Dana is executive editor of Engadget, where she runs a growing team of reporters and reviewers. She got her start in tech journalism a decade ago as a writer for Laptop Mag and the AP before arriving at Engadget in 2011. She appears weekly on ABC Radio and has also been a guest on Bloomberg TV, CNN, CNBC, Marketplace, NPR and Fox Business, among other outlets. Dana is a graduate of Wesleyan University and the Columbia Publishing Course. She lives in Brooklyn, New York.
Yep, it's that time of year again: It's the first week after Labor Day, which means Apple is about to unveil the latest iPhone. In this case, though, there might well be a twist: Reports suggest that Apple is prepping a high-end model, called the iPhone X, with facial recognition (and no home button!). Rumor also has it that Apple will introduce two other phones (the 8 and 8 Plus, presumably), which presumably bring more modest updates.
Today's going to be a busy day at Engadget: we're expecting to see new iPhones, an Apple Watch and a 4K Apple TV. But we'd be remiss if we attended the first keynote held at Apple Park, the company's new spacecraft-inspired headquarters, and didn't make an attempt to document the experience. In particular, we spent some time at the newly christened Steve Jobs Theater, perched on top of a hill at the southeastern end of the 175-acre property.
Muck Rack makes it simple to find people, tweets, or articles that mention any name, keyword, company, hashtag etc. We've compiled this guide to help you make the most of your search.
Selecting a term
Start searching tweets, articles from media outlets, articles mentioned in tweets, journalists'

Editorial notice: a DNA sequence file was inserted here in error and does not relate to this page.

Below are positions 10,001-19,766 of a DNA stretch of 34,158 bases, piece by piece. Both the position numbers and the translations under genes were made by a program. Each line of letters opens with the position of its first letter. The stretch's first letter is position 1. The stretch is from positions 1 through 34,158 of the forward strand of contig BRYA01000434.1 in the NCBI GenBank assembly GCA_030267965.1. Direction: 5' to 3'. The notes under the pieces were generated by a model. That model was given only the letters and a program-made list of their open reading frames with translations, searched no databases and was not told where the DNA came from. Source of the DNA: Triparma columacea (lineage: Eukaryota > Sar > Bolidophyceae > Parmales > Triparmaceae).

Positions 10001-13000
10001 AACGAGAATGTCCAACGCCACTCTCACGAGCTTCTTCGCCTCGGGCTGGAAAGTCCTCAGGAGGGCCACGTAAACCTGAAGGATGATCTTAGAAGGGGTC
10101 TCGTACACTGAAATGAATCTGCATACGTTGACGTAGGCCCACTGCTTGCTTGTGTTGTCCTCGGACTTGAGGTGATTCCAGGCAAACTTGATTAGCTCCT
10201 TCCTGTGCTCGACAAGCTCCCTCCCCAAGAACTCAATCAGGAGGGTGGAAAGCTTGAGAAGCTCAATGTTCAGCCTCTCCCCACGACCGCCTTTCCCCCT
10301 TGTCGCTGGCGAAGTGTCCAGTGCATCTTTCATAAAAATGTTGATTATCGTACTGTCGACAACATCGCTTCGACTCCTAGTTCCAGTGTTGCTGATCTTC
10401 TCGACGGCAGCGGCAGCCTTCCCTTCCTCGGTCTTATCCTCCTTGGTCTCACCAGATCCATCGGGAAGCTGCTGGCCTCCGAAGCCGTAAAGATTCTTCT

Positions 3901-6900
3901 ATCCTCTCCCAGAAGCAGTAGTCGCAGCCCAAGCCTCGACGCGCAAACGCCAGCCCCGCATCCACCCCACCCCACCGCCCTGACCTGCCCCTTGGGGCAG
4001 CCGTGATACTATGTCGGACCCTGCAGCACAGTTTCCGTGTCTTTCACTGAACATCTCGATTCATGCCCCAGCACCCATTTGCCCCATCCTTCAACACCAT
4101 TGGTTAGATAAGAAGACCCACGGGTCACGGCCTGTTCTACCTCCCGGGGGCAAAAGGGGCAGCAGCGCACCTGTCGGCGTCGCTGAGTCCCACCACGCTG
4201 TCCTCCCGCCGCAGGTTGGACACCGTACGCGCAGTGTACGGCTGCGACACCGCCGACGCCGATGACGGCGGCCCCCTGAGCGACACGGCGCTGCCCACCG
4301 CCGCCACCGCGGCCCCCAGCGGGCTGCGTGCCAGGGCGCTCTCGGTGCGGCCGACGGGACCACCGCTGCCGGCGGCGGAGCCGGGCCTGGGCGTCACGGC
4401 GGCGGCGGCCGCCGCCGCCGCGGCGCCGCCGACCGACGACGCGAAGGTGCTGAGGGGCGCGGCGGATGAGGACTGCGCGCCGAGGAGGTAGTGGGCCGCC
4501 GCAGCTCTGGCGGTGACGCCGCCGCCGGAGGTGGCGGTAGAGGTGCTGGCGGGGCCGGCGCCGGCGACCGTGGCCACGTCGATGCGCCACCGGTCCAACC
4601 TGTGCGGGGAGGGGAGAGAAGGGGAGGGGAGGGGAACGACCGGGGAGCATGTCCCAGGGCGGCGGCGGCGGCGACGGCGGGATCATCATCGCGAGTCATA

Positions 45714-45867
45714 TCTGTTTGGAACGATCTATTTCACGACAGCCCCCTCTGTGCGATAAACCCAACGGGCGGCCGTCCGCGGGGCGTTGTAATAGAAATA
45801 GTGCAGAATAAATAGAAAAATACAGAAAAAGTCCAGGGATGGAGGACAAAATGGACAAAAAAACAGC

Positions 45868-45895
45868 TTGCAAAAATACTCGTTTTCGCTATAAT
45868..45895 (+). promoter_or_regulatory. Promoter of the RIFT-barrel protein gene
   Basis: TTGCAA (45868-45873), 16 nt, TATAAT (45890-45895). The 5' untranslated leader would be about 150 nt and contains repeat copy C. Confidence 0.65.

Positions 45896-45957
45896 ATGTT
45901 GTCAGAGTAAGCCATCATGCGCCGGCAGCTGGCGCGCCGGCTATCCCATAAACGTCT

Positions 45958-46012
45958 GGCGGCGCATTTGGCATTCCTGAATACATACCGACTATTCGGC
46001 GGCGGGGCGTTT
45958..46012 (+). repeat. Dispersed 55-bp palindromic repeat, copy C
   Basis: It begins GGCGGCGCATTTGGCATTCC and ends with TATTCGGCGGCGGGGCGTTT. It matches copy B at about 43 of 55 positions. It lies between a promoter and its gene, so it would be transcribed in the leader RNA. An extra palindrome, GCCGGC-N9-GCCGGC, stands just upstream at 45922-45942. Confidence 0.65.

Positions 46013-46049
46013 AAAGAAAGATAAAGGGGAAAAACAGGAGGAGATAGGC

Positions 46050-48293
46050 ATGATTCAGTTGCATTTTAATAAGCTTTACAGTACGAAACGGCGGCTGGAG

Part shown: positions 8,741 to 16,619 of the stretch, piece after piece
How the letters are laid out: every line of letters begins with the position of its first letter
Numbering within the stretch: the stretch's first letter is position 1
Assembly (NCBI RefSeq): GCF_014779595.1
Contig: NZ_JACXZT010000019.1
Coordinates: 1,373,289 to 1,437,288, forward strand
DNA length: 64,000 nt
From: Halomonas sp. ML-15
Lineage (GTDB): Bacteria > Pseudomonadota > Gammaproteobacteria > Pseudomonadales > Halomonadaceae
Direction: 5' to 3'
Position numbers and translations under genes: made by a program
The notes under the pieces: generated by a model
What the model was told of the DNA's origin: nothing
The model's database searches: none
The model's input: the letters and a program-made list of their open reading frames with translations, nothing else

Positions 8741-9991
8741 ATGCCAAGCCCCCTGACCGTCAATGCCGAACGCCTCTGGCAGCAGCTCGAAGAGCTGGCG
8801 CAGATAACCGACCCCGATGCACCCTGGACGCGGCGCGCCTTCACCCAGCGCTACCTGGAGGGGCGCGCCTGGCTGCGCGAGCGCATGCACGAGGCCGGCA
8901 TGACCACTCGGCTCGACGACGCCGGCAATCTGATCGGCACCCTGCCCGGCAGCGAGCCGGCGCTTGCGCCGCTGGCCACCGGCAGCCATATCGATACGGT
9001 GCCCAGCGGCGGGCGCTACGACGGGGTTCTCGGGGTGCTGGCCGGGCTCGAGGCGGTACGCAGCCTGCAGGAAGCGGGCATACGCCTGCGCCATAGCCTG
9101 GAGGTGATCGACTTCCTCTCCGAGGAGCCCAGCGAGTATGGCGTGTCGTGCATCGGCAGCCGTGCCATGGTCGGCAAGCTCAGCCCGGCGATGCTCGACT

names, titles and bios with some suggested searches:
Companies or Topics (e.g. iPhone, Microsoft)
Phrases (e.g. "cloud computing") — use quotes to keep the terms together
Twitter handles (e.g. @username) — returns those who have mentioned or replied to
Names (e.g. "David Pogue")
Hashtags (e.g. #sxsw, #london2012)
Bio details (e.g. vegan, Olympics, father)
Muck Rack's Advanced Search allows for many boolean operators.
Find results that mention multiple specified terms, use AND or
+. For example, ensure each result contains both Elon Musk and Mark Zuckerberg by
searching Obama AND Romney or Obama + Romney.
Use the operators OR or , to broaden your search when you'd like either of
multiple terms to appear in results. (This is the default behavior of our search when no operators
are used.) For example, search for democrat OR republican to find results that refer to
Democrats and/or Republicans.
Use NOT or - to subtract results from your search. For
example, searching Disney will yield results about the Walt Disney Company as well as Walt Disney
World Resort. To exclude mentions of Disney World, search for Disney -World or Disney
When using one of these operators with a phrase, enclose it in quotation marks. For example, you can
find results about smartphones excluding Apple's iPhone 4S by searching smartphone -"iPhone
Exact case matching or punctuation
If you're searching for a brand name or keyword that relies on specific punctuation marks or capitalization, you can
find results that match your exact query by adding matchcase: before the keyword you're searching for, like matchcase:E*TRADE .
Use parentheses to separate multiple
boolean phrases. For example, to find journalists talking about having fun in Disney World or
Disneyland, search for ("disney world" OR disneyland) AND fun.
An asterisk can be used to search for any variation of a root word truncated by the asterisk. For example, searching for admin* will return results for administrator, administration, administer, administered, etc.
A near operator is an AND operator where you can control the distance between the words. You can vary the distance the near operation uses by adding a forward slash and number (between 0-99) such as strawberries NEAR/10 "whipped cream", which means the strawberries must exist within 10 words of "whipped cream".